where v is the final velocity of the Centre of mass of the body.

Equate K and mgh,

mgh=\frac{1}{2}mv^2\left(\frac{k^2}{R^2}+1\right)\\ or\text{ }v^2=\frac{2gh}{\left(\frac{k^2}{R^2}+1\right)}

Here, velocity is independent of the mass of the rolling body,

For a ring, k2= R2, therefore the expression can be written as

v_{ring}^2=\frac{2gh}{\left(1+1\right)}\\ v_{ring}^2=\frac{2gh}{2}\\v_{ring}^2=gh\\ v_{ring}=\sqrt{gh}

For a solid cylinder k2= R2/2 , therefore,



v_{disc}^2=\frac{2gh}{\left(\frac{1}{2}+1\right)}\\ v_{disc}^2=\frac{2gh}{\left(\frac{3}{2}\right)}\\ v_{disc}^2=\frac{4gh}{3}\\ v_{disc}=\sqrt{\frac{4gh}{3}}

Now for a solid sphere k2= 2R2/5 , therefore,

v_{sphere}^2=\frac{2gh}{\left(\frac{2}{5}+1\right)}\\ v_{sphere}^2=\frac{2gh}{\left(\frac{7}{5}\right)}\\ v_{sphere}^2=\frac{10gh}{7}\\ v_{sphere}=\sqrt{\frac{10gh}{7}}

The results show that the sphere has the greatest and the ring has the least velocity of the centre of mass at the bottom of the inclined plane.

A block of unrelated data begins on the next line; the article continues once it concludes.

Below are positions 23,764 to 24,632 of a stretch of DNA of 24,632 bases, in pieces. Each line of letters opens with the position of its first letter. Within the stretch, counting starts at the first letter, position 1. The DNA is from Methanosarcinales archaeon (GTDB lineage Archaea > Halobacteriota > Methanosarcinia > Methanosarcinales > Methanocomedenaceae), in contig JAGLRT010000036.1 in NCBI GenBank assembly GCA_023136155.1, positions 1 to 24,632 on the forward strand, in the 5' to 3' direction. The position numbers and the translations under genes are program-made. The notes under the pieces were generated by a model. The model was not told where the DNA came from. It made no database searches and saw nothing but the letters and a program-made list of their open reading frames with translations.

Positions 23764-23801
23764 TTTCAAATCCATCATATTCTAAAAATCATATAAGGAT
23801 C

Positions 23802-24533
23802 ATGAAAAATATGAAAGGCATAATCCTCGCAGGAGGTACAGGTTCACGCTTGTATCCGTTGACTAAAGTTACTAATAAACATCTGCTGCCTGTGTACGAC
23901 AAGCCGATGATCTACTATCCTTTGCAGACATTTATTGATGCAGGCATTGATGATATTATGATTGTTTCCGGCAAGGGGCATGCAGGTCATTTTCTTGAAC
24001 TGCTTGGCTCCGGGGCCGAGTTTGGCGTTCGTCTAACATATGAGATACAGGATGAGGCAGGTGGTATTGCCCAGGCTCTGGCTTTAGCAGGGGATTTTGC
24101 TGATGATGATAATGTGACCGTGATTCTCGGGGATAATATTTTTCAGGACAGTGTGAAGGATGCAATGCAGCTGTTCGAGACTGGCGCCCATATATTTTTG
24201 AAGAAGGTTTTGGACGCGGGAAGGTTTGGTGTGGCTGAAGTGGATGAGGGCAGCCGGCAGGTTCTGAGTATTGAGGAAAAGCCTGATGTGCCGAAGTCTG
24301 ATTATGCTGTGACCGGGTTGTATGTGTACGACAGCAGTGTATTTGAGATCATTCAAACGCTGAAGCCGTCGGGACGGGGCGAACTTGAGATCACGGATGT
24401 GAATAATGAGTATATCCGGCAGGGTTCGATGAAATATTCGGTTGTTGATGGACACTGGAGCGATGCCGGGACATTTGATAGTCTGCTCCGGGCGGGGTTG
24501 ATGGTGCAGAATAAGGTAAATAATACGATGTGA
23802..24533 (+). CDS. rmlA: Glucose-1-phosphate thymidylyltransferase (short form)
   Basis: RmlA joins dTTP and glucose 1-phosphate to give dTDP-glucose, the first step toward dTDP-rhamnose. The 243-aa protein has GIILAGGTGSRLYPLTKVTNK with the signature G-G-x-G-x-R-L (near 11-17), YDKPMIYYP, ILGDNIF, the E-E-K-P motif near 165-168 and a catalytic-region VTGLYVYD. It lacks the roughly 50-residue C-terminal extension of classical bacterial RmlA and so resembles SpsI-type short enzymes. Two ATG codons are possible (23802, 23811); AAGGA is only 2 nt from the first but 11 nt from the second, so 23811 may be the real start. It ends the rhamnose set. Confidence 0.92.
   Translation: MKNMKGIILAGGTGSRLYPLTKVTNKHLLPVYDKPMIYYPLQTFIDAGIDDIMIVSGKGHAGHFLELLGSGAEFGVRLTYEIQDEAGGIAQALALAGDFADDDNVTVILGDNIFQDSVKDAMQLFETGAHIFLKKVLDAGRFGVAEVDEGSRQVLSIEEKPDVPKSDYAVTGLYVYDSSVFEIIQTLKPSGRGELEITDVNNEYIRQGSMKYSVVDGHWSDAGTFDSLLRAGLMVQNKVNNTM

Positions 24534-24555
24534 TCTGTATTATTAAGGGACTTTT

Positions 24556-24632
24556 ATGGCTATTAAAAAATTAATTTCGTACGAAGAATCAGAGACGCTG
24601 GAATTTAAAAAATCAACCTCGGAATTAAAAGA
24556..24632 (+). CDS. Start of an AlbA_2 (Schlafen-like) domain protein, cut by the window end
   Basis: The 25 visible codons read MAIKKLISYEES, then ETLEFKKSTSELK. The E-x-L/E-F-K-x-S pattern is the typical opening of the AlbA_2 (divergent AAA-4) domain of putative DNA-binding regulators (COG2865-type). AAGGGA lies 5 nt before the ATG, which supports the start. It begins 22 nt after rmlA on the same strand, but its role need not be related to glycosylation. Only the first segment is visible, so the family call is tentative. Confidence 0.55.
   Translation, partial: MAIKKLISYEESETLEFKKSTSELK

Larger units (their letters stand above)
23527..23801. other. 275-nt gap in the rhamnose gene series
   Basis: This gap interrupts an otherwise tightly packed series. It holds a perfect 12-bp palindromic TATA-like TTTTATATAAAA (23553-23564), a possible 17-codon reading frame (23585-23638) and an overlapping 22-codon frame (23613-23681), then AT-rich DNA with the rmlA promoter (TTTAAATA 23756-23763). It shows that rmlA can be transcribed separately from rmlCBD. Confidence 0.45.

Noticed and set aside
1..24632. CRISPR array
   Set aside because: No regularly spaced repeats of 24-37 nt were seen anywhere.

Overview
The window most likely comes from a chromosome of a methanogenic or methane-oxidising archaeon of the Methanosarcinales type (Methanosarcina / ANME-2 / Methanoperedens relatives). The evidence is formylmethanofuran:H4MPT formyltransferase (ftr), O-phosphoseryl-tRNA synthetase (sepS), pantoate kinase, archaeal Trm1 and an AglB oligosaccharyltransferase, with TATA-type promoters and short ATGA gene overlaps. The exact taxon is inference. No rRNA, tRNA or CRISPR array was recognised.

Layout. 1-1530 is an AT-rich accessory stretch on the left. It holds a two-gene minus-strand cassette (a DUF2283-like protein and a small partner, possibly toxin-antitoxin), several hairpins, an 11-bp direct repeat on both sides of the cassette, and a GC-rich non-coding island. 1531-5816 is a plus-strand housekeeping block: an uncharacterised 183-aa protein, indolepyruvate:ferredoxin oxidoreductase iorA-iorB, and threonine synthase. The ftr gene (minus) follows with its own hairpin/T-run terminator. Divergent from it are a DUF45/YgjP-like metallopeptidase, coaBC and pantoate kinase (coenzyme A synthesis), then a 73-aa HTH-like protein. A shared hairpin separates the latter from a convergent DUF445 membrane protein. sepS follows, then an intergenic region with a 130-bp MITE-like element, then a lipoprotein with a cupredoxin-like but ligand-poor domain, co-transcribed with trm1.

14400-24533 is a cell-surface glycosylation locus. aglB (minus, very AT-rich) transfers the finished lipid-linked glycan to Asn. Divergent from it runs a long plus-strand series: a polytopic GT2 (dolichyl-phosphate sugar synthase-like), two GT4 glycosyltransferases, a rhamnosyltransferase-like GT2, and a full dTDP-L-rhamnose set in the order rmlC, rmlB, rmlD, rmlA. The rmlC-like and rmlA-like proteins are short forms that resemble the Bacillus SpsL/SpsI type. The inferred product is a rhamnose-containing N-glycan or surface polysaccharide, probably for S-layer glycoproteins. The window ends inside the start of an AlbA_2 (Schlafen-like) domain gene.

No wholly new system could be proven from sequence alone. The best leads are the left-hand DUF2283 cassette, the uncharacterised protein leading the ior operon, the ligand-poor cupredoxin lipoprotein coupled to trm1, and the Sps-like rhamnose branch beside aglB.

Problem 2: Find the moment of inertia of a sphere about a tangent to the sphere, given the moment of inertia of the sphere about any of its diameters to be 2 MR2/5, where M is the mass of the sphere and R is the radius of the sphere. (b) Given the moment of inertia of a disc of mass M and radius R about any of its diameters to 1 be 1/4 MR2, find the moment of inertia about an axis normal to the disc passing through a point on its edge.

Solution:

 (a) Moment of inertia of sphere about any diameter = 2/5 MR2

Applying theorem of parallel axes, 

Moment of inertia of sphere about a tangent to the sphere = 2/5 MR2 +M(R)2 

=7/5 MR2



(b) Given,

 The expression for the moment of inertia of the disc about any of its diameters can be written as 

L= 1/4 MR2

(i) Using theorem of perpendicular axes, the moment of inertia of the disc about an axis passing through its centre and normal to the disc can be written as 

I= 2 x 1/4 MR2 

I = 1/2 MR2.

(ii) Using theorem axes, moment of inertia of the disc passing through a point on its edge and normal to the dies can be written as 

I = 1/2 MR2+ MR2 

I = 3/2 MR2.